Regarding orbital bombardment; the lack of roll over for more destroyed facilities might actually be a flaw. It means that if you drop your biggest nukes on a planet you can quickly kill most or all of the population (at 100 000 per point of damage a 16 damage missile kills 1.6 million colonists) and take the colony for your own with all those nice facilities on planet ready for new workers.
 
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Offline alex_brunius

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Re: C# Aurora Changes Discussion
« Reply #1642 on: April 09, 2018, 04:48:26 AM »
Regarding orbital bombardment; the lack of roll over for more destroyed facilities might actually be a flaw. It means that if you drop your biggest nukes on a planet you can quickly kill most or all of the population (at 100 000 per point of damage a 16 damage missile kills 1.6 million colonists) and take the colony for your own with all those nice facilities on planet ready for new workers.

The way I read it only being able to destroy one target only applies to beam weapon fire (which does very low pop damage), not to nukes:

Quote from: C# Aurora Changes List
A single energy weapon can destroy only one target per hit. A missile warhead is applied until all damage is used. For example, a 5-point missile warhead is counted as 100. If the first installation hit is a construction factory, that factory is destroyed and the remaining damage reduced to 80. That damage is then applied the next installation hit and so on.
 

Offline Azarea

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Re: C# Aurora Changes Discussion
« Reply #1643 on: April 09, 2018, 05:36:38 AM »
Any chance the treshhold and chances for mineral surveys can be made a tweakable during game setup? Then people can tweak them after their own preferences/playstyles.
 

Offline db48x

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Re: C# Aurora Changes Discussion
« Reply #1644 on: April 09, 2018, 09:38:34 AM »
In VB6 Aurora, the no energy weapon in atmosphere rule was intended to prevent the destruction of populations by energy weapons. For C#, the weapon failure and lower planetary bombardment for energy weapons are intended to allow that destruction, but not easily.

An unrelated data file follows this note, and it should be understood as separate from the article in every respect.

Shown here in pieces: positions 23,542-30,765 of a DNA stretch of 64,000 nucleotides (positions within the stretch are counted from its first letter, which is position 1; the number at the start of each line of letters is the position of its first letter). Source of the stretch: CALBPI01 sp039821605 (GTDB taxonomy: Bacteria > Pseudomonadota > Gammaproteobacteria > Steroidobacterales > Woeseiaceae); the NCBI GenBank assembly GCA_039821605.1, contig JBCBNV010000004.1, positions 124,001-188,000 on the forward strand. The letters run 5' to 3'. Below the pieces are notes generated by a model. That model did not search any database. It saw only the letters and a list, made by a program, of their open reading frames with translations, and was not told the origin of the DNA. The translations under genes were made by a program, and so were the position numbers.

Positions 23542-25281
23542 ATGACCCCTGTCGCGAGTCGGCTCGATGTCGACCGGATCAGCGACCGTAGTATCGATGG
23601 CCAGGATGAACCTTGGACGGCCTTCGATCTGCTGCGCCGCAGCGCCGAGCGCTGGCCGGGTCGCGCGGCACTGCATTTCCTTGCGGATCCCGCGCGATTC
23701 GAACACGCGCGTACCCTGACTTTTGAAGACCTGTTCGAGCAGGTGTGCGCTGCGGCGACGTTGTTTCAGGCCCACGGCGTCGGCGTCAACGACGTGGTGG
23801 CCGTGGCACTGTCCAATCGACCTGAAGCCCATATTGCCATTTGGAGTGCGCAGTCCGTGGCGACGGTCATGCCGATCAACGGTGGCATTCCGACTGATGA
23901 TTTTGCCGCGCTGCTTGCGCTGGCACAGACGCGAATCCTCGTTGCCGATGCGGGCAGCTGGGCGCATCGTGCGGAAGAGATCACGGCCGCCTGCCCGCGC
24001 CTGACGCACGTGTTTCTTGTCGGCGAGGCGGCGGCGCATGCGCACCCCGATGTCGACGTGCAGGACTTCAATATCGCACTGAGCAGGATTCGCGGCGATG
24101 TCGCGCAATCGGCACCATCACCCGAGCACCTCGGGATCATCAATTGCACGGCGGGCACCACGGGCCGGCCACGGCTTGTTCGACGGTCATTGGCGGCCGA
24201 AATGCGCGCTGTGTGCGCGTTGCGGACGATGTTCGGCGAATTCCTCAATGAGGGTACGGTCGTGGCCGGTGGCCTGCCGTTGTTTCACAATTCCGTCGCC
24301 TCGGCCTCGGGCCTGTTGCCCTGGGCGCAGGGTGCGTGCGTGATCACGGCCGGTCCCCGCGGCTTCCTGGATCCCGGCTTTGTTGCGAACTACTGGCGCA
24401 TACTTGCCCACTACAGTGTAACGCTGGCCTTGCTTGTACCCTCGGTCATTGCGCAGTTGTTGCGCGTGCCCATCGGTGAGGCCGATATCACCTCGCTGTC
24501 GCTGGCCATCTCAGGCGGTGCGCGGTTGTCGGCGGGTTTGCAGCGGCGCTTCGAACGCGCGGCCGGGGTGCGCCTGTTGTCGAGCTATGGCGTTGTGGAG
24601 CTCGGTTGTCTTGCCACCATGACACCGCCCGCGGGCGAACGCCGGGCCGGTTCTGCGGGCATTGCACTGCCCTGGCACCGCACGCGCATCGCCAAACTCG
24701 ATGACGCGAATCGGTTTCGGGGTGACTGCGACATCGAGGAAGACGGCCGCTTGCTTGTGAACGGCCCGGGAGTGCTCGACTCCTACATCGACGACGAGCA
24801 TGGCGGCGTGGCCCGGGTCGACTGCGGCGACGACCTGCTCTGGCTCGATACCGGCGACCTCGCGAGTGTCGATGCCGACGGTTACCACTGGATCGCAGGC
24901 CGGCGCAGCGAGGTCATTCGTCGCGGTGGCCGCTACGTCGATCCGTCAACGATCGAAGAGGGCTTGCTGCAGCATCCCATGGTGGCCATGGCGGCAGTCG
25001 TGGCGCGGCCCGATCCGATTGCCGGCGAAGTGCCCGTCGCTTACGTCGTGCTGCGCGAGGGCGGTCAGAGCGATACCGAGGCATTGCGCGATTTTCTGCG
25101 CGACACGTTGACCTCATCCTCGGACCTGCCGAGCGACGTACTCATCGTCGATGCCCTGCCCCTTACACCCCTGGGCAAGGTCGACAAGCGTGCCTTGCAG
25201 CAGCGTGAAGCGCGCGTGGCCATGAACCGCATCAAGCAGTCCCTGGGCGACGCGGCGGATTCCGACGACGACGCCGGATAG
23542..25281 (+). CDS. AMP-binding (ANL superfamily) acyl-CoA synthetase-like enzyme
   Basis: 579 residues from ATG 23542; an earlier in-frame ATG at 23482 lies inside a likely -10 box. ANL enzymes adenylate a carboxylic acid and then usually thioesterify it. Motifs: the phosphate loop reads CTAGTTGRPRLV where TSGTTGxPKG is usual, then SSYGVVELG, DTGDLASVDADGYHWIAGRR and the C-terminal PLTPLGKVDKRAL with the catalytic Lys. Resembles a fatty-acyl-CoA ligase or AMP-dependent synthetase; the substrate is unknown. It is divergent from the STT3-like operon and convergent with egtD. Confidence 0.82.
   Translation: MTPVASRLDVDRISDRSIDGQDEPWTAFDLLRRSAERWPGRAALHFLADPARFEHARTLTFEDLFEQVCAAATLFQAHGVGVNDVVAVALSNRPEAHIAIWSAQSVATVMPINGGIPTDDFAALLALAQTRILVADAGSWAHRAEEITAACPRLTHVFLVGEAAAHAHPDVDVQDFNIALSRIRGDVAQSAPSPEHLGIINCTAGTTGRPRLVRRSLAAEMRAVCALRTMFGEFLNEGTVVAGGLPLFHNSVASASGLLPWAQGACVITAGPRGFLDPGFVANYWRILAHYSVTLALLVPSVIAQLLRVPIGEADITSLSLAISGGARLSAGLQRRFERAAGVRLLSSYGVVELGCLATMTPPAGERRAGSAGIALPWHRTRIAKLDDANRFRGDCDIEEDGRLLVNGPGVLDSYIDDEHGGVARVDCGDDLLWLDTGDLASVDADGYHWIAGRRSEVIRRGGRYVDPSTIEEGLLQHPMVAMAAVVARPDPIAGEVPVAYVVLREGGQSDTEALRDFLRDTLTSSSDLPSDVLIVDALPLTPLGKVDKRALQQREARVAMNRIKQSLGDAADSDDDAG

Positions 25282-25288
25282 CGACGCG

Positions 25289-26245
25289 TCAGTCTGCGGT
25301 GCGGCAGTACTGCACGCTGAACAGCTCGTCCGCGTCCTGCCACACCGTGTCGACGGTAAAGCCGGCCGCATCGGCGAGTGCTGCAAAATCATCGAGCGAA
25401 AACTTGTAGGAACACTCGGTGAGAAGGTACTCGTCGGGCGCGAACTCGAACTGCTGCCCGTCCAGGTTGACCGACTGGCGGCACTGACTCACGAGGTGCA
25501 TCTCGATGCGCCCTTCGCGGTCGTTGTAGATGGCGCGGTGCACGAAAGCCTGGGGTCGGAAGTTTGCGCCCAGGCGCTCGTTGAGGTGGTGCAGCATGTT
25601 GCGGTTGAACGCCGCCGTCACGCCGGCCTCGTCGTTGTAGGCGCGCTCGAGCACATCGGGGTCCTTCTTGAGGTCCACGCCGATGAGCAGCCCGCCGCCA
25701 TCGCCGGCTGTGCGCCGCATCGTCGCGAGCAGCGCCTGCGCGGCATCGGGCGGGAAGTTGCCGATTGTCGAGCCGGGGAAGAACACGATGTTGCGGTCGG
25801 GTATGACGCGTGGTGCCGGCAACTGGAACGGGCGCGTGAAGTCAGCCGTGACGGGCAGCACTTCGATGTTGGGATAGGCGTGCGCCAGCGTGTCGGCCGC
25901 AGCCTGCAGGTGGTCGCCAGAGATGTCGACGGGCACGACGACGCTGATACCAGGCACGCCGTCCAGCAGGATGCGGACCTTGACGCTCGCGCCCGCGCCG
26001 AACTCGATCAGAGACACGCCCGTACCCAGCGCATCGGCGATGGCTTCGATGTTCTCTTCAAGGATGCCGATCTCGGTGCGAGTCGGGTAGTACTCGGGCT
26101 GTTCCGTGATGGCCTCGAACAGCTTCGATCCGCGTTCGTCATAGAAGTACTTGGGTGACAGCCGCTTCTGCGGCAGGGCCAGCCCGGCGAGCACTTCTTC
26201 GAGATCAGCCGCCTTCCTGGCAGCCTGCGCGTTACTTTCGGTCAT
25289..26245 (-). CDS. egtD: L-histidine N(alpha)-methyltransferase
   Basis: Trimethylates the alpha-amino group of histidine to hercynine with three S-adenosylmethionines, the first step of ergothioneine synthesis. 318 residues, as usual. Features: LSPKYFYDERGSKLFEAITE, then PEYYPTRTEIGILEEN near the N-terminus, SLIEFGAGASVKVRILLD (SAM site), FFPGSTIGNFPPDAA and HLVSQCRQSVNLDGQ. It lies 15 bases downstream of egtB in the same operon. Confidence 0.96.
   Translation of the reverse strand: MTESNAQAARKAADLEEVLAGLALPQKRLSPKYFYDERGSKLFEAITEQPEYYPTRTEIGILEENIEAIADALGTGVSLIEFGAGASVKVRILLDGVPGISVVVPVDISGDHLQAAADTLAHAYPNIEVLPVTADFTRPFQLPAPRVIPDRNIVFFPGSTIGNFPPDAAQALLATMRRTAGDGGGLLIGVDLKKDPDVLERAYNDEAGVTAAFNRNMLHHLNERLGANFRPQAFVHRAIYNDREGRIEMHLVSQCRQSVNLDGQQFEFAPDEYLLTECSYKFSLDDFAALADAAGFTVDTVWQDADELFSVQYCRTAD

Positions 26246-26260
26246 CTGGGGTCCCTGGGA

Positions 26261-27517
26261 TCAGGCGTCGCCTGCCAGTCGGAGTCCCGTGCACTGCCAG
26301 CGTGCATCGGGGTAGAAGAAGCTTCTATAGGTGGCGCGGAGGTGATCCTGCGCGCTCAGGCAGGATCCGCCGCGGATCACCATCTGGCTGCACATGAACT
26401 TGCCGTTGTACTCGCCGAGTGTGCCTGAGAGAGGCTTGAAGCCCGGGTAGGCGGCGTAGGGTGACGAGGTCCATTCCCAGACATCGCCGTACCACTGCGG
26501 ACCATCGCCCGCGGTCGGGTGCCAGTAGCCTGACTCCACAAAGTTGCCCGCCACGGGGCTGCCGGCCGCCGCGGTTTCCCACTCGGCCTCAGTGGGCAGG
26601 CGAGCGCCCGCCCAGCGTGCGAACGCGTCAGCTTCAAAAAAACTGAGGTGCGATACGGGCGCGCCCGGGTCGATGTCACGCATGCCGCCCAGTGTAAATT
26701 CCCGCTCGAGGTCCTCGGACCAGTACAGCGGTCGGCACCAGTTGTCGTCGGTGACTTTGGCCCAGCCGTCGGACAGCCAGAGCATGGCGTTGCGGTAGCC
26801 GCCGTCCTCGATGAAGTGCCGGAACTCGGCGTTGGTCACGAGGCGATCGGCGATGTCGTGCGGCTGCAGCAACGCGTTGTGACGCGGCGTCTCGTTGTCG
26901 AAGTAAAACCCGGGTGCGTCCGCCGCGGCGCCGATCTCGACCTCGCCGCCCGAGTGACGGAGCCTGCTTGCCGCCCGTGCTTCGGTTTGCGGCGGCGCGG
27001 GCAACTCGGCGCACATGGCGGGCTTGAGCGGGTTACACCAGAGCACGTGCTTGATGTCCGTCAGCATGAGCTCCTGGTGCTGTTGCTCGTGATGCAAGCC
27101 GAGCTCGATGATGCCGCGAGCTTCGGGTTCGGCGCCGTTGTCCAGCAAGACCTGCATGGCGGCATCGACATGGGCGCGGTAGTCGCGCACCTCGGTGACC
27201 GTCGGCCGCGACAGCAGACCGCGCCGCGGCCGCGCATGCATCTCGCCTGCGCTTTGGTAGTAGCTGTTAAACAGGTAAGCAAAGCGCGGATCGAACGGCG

However, ships only using their larger weapons for planetary bombardment (i.e. not PD weapons) is what I am aiming for.

I think some atmospheric effects would be nice to have.

An atmosphere magnifies the effects of a nuclear explosion (or any large explosion at all, but especially nuclear because the atmosphere absorbs all those x-rays, making the fireball and pressure waves larger). On an airless world a nuclear explosion could overkill a facility while doing very little to anything nearby.

The same atmosphere will also absorb energy from a laser, weakening and defocusing it. Naturally this depends on the depth of the atmosphere, its density, and (to a lesser extent) its composition. Seems like there could be a lot of fun to be had there; the player might want to keep some old lasers around, since the the atmosphere around their latest target might as well be opaque to their new fusion-pumped x-ray doom lasers of doom.
 

Offline TheBawkHawk

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Re: C# Aurora Changes Discussion
« Reply #1645 on: April 09, 2018, 01:41:37 PM »
This sounds a bit simplistic, and like it makes it way to easy to wipe out populations entirely with nukes.

For example should the last 100,000 population of scattered survivors on a massive planet that at the start of bombardment housed billions really be possible to finish of with a single nuke?

And shouldn't there be some randomness involved here too?

Why not have nukes kill a certain percentage of the population? Just some numbers off the top of my head, the casualties would be calculated as (population*damage)*(0.001 +/- up to 0.0005) with minimum casualties being ~1k per point of damage. So if you're bombarding a colony of 100 million, each damage point is going to kill 50k to 150k civilians. After some bombardment, lets say you got the colony down to ten million population, then each point of damage is going to do 5k to 15k casualties. Exact numbers and formula are of course subject to change.

I think a system that uses percentage based casualties would solve the issue of colonies being super easy to wipe out with nukes, while also making it a little more realistic with you being able to fire at the largest targets before having to eventually move on to the smaller ones.
 

Offline Steve Walmsley